Time to make a deal
Sara Cowan Campaigns and Activism Co-ordinator
10th Dec 2014
As the second week of climate talks get underway the call for urgency gets louder.
Nowhere is this need for urgency clearer than currently in the Philippines. Yesterday morning we stood in solidarity with those from the Philippines who are calling for 'solidarity not just sympathy' as the largest peacetime evacuation in the world's history has just taken place in their country.
The full force of typhoon Hagupit is still being assessed and, in anticipation of today's ministerial speeches, campaigners from the Philippines said: "we aren't looking for words of sympathy that we have received in the past, we need climate action. We don't want to be the poster child of climate disasters".
In each of the past three years, a major typhoon has decimated parts of the Philippines. This reality provides a crucial reminder of the urgent task facing negotiators in Lima.
Oxfam partner, Shubert Ciencia, called on those negating in Lima to give justice to those who lost their lives or livelihoods but agreeing an ambitious deal in Paris next year.
So what's happening in Lima?
After a sluggish start to the conference the second week got underway with the release of a series of new draft texts of the agreements being worked on here in Lima.
These texts show there is still plenty of work to be done in this second week and Ministers must urgently inject energy into the process so that they can lay the groundwork for ambitious action in Paris next year. There can be no further delay.
There were positive elements within the new text, including a proposal from African and Latin American countries calling on developed countries to demonstrate their current progress towards meeting their promise made in Copenhagen in 2009 to commit $100 billion in public and private funds by 2020 to help developing countries cut carbon pollution and adapt to climate change. There is also a demand for developed countries to provide a detailed roadmap on how funding will be ramped up over the next few years.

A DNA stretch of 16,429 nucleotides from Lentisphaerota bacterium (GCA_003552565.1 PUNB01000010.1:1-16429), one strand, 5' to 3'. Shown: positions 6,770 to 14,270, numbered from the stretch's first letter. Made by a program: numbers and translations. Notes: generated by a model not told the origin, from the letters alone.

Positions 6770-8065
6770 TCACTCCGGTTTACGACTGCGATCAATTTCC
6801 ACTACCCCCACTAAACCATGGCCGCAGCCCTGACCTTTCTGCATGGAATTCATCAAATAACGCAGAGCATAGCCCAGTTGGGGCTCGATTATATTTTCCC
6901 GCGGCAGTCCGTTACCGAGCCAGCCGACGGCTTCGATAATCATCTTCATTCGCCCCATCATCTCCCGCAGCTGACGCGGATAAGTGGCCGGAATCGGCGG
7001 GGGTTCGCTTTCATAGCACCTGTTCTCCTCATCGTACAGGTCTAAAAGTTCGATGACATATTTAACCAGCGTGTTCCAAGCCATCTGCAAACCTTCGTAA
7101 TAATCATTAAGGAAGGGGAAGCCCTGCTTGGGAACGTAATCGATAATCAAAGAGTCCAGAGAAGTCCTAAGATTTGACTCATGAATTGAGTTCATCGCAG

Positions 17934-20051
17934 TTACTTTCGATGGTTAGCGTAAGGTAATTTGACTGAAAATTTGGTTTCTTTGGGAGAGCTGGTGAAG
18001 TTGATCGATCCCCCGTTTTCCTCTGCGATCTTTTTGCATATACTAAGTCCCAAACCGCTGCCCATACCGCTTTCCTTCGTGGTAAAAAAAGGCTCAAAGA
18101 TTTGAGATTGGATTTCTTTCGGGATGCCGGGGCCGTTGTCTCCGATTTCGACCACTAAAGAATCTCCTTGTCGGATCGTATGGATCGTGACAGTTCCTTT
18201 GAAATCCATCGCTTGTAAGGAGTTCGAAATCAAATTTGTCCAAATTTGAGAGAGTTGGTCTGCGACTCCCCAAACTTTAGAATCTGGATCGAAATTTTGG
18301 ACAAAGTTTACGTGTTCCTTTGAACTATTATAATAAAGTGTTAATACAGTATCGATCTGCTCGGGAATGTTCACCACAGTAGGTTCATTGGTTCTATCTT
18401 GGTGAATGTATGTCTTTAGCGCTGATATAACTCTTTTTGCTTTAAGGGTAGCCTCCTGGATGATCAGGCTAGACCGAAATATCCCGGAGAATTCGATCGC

How climate action will be financed is a key element to ensuring equity within any agreement that comes out of the UN process. That's why in the past we have welcomed Scotland's Climate Justice Fund which, although small, is an excellent example of how countries most affected by climate change can be supported to adapt to it. We hope Scotland's example can help raise ambitions during these talks and we are working hard to highlight Scotland's climate action story.
Away from the conference centre another summit got underway yesterday in central Lima. The People's Summit is bringing together people from around the world, in particular indigenous people's movements from Latin American countries, to discuss climate action and to put pressure on those inside the UN conference to take action. To the sound of Peruvian bands, and calls to strengthen the fight for climate action, hundreds gathered for the start of a week-long programme of activity in support of the people's movement for climate justice.
Later this week, the People's Summit will submit their declaration detailing seven areas of action for delegations at COP20. The voices of people here in Lima and around the world are crucial to bringing about ambitious climate action.
By that time we hope that the negotiations will have stepped up a gear; they must. There remains an opportunity for real progress by the end of this week but urgency is needed. It's time to make a deal.